1. In this appeal which is brought by Kharaiti Ram against his conviction under Section 302, Penal Code, and sentence of transportation for life for the murder of his wife Bimla, the sole point to be decided is whether the facts constitute murder or a lesser offence.
2. Kharaiti Rani appellant is aged twenty years and was married to Bimla some six or seven years before the occurrence. Some fifteen days or so before the murder, which was on 3-3 1952, Kharaiti Ram noticed that his wife was not of good character. On two occasions, that he went to his mother-in-law's residence, which was nothing more than a mere shop, he found that the outer door was locked from inside and his wife was with a fruit seller whose name has not been disclosed. On one of these occasions she was 'in flagrante delicto'. He had forgiven his wife for these delinquencies, but he warned her not to continue her liaison with this fruit seller and at the same time he purchased a knife, Ex. P. 2, from a shop near the Clock Tower and also warned his wife that if she continued to misbehave, he would murder her and then commit suicide. He hid this knife in the roof. On the day of occurrence at about 11-30 A. M. while Kharaiti Ram was about to go out with his 'chhabri' he warned his wife not to go to her mother's house and after having agreed not to go she insisted that she would go and if he stopped her she would run away from the house. The accused then called her to help him to pick up the 'chhabri'. He went upstairs, brought the dagger concealed in his pull-over and when he came near Bimla, he caught hold of her, took her inside the house, chained the doors and gave her several dagger blows as a result of which she died. He came out of his house holding the bloodstained knife. His shirt was also bloodstained and he mentioned to Lekh Raj and Babu Ram, both P. Ws., that he had murdered his wife as she did not obey him. The knife was taken from him by Lekh Raj and Babu Ram and he (Kharaiti Ram) took both of them into the house and showed them where his murdered wife was lying. Kharaiti Ram was then taken to the police station, by these two witnesses.
3. Before the Additional Sessions Judge the fact of the liaison was deposed to by Rattni, the mother-in-law of the accused, and the ill-treatment of the wife by the husband was deposed to by Kamla, a sister of Bimla. The fact that the accused came out of the house with a bloodstained knife and then took Lekh Raj and Babu Ram into the house and showed them the murdered woman is deposed to by Lekh Raj and Babu Ram. There is also evidence to show that Kharaiti Ram produced the knife. Besides this evidence there is the confession of the accused which was made before a Magistrate. All this evidence was believed by the learned Additional Sessions Judge who convicted the accused under Section 302, Penal Code, and awarded him transportation for life.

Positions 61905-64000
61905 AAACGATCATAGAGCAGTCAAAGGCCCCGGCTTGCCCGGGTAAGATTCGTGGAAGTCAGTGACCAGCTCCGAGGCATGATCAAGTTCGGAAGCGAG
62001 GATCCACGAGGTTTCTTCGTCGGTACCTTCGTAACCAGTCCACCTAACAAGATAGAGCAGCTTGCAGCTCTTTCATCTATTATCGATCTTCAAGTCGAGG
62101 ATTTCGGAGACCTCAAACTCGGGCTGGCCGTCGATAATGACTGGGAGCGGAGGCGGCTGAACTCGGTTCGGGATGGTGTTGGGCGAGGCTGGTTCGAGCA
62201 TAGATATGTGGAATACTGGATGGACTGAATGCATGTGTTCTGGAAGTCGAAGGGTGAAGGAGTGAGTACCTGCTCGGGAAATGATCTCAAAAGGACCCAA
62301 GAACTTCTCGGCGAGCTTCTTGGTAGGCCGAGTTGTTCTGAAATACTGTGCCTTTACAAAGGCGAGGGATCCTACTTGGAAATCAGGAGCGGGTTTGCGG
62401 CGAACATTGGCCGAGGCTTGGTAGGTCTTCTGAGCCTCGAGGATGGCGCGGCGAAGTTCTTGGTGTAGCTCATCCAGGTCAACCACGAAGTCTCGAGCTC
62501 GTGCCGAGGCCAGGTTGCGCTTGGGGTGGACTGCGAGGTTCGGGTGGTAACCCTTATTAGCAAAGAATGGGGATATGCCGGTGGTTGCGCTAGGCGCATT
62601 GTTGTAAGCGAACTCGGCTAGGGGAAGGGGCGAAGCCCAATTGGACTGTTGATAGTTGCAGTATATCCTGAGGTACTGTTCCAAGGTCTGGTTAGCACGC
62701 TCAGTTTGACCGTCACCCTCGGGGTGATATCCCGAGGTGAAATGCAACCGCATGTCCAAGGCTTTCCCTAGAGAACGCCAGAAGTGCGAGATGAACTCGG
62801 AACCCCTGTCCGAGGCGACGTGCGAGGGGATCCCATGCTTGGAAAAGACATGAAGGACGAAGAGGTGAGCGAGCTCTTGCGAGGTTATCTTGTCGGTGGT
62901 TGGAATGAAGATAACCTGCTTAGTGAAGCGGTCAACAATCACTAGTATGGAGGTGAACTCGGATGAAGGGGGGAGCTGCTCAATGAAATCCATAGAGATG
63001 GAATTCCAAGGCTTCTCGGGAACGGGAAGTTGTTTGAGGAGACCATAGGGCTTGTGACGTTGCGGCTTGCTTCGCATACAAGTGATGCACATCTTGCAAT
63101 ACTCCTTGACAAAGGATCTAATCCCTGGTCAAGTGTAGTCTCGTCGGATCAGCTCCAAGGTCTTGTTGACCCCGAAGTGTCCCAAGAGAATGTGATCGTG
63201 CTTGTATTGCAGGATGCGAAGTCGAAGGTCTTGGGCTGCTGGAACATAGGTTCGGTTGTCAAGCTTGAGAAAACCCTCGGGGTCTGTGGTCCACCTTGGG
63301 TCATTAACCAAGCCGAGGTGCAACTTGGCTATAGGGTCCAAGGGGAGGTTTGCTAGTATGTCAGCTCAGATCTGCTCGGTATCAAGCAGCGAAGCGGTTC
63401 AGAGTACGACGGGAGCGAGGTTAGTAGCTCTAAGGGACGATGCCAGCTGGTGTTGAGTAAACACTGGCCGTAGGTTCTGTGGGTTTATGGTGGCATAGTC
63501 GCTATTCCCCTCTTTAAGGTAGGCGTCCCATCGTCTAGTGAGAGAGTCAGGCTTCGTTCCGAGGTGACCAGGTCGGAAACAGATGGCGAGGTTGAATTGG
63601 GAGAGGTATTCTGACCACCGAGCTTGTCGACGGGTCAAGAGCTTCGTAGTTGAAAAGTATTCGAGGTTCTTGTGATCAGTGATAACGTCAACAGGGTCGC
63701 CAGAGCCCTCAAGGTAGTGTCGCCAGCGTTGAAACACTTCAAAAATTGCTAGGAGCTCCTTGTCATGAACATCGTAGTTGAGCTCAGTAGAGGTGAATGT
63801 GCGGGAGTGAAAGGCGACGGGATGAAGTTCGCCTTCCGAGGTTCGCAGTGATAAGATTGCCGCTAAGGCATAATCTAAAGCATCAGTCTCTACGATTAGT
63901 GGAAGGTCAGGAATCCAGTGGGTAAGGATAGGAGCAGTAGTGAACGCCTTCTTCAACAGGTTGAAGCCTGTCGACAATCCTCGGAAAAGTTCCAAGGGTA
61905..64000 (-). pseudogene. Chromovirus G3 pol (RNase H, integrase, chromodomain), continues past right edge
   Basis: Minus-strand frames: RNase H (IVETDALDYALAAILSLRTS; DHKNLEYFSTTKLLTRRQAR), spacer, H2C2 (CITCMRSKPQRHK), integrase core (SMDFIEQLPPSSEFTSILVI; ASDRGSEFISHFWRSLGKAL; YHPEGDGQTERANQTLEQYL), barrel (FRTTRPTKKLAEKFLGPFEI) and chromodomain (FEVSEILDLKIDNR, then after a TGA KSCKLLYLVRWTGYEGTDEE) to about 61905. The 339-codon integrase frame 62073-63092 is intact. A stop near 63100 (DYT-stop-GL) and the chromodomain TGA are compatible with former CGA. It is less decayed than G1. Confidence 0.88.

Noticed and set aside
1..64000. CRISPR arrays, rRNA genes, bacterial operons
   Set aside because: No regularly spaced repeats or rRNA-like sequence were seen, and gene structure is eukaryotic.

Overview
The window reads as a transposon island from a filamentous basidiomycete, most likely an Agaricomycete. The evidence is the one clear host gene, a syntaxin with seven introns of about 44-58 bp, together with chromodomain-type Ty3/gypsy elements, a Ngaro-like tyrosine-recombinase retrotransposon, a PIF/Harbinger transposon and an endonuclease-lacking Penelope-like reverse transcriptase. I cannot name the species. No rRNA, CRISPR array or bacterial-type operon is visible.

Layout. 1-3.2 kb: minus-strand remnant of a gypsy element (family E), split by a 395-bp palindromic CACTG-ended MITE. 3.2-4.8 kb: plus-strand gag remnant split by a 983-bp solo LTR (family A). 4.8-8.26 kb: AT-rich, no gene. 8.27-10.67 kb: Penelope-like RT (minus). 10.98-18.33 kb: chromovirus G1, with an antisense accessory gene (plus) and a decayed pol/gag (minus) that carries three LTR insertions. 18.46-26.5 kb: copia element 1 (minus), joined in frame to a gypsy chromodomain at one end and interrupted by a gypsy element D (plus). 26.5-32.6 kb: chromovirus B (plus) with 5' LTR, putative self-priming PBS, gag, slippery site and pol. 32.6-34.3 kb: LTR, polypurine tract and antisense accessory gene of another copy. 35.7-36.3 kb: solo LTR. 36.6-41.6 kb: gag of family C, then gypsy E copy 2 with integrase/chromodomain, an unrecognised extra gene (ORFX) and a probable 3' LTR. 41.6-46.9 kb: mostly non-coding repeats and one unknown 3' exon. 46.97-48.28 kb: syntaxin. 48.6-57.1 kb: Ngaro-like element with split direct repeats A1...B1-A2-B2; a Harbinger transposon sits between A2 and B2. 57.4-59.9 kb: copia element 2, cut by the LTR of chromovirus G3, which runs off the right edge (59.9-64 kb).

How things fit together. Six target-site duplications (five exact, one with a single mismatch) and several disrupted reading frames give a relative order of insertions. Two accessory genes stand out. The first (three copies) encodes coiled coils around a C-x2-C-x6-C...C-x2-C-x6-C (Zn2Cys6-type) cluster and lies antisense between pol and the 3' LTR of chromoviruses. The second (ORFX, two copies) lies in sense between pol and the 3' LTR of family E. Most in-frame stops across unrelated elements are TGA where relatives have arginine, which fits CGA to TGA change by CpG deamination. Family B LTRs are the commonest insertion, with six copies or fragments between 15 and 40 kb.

4. In appeal the correctness of the evidence has not been attacked nor is it challenged that the killing was done by the accused. The only point raised before us is whether on the facts which have been stated there was not a sudden and grave orovocation which would reduce the offence from murder to a lesser offence under Section 304, Penal Code, and reliance was particularly placed on the following part of the confessional statement of the accused:
'On Monday morning, i.e., on 3-3-1952 at about 11-30 or 12-0 A. M. I prepared my 'chhabri' for my routine work. I warned my wife not to go to the house of her mother. She agreed and came to the door and slipped away and said that there she was going. She also said that if I compelled her not to go to her mother, she would run away from my house.'
In my opinion this does not amount to either a grave or sudden provocation and it certainly is not a grave and sudden provocation and even if it could be called sudden provocation it is not grave. But if this portion of the confessional statement is read in the light of what followed and what preceded it, it cannot help the accused in any way. He had already purchased a knife and had threatened the wife with murder if she did not mend her ways and after what the wife had said he was not so enraged that there and then he picked up something and struck his wife. He asked her to help him in picking up the 'chhabri' went upstairs, brought down the dagger, caught hold of his wife, took her inside, chained the door from inside and then gave her dagger blows. This does not show that there was anything sudden, but it shows deliberateness and on these facts I am unable to hold that there was any grave and sudden provocation within Section 300, Excep-tion 1, Penal Code.
5. Taking all these circumstances into consideration I am of the opinion that the learned Judge has rightly convicted the accused under Section 302, Penal Code and has given him the lesser of the two penalties. The appeal is therefore dismissed.
6. I agree.